This case is a useful example for employers that long non-compete clauses may be enforced by the courts in certain circumstances – particularly for senior executives’ who know sensitive business information. The case also highlights that such restrictions will only be enforceable if they are appropriately limited in scope and seek to protect a genuine and legitimate business interest of the employer that cannot be protected through non-solicitation of clients or confidentiality restrictions.
However, restrictive covenant enforcement cases are highly fact sensitive and employers seeking to enforce employee covenants should take legal advice on the specific circumstances.
4. Legal Advice Privilege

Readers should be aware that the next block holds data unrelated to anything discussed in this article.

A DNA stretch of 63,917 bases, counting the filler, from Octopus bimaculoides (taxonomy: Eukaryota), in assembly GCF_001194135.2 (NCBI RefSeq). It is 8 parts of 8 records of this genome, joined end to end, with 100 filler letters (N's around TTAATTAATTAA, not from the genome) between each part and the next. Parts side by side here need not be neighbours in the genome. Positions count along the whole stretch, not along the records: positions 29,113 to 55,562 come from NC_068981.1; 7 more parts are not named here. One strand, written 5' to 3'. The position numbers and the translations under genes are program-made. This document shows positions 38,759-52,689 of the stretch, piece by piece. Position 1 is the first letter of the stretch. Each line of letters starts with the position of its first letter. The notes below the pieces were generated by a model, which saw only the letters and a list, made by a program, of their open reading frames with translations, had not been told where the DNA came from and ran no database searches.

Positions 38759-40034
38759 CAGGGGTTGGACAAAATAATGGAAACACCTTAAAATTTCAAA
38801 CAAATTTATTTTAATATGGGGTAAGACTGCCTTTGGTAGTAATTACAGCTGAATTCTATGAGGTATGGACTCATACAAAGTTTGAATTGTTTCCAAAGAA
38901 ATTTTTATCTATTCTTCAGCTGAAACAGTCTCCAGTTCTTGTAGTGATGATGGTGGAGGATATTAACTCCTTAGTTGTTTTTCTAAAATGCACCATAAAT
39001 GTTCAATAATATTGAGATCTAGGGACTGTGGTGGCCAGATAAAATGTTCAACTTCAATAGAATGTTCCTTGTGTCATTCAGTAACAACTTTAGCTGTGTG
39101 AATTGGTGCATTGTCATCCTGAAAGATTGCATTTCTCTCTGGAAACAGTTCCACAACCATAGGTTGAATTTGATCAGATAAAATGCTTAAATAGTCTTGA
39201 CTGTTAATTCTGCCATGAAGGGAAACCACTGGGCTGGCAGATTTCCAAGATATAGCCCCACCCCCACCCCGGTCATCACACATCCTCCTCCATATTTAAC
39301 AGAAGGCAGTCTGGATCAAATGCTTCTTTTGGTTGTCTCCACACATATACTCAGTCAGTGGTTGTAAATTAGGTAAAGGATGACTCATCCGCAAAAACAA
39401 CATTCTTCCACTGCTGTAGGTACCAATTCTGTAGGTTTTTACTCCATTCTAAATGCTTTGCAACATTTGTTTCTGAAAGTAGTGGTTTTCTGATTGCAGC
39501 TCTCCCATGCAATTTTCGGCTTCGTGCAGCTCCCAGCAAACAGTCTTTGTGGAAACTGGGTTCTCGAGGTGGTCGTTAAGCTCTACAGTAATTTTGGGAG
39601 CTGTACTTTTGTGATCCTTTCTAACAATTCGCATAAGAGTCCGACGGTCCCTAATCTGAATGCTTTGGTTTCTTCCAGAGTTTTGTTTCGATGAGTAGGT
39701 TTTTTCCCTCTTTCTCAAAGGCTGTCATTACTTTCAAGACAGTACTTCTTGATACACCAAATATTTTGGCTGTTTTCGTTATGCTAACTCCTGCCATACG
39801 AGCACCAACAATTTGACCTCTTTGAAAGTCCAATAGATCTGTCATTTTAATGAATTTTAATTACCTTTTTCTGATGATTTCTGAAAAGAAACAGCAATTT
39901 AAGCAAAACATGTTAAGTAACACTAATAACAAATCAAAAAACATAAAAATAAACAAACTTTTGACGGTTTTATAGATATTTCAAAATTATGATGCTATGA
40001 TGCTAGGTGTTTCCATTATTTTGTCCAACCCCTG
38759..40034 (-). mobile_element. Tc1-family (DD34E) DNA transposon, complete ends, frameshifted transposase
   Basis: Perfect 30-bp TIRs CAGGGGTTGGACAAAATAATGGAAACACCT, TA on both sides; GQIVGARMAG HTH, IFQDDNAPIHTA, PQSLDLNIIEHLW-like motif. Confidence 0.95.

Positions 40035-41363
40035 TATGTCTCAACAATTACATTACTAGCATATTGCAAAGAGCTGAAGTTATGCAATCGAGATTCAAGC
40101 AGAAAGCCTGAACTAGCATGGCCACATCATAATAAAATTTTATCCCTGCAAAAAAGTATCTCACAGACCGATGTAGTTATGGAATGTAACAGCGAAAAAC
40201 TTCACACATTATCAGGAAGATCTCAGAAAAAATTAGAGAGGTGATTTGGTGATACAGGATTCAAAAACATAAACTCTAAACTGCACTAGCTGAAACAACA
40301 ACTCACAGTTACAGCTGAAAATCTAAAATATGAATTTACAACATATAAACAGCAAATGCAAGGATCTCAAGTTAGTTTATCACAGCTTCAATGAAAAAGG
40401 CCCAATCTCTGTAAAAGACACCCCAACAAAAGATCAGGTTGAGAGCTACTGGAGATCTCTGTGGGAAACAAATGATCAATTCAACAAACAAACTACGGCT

University of Dundee v Chakraborty (2022) EAT
The Employment Appeal Tribunal (EAT) recently decided that a document needs to have legal advice privilege when it is prepared for that privilege to apply. Sending a non-legally privileged document to a lawyer for legal advice will not give that document retrospective protection from disclosure. We cover this case in our recent Employment Law Bulletin in October, ‘Legal advice privilege cannot be retrospectively applied to documents’.
Actions for employers
A consequence of this case is that, in a tribunal claim, an employee’s lawyer could demand a copy of an original draft grievance or disciplinary investigation report (drafted without legal advice) and inferences could be drawn if the original draft is materially different from the final report later issued to the employee.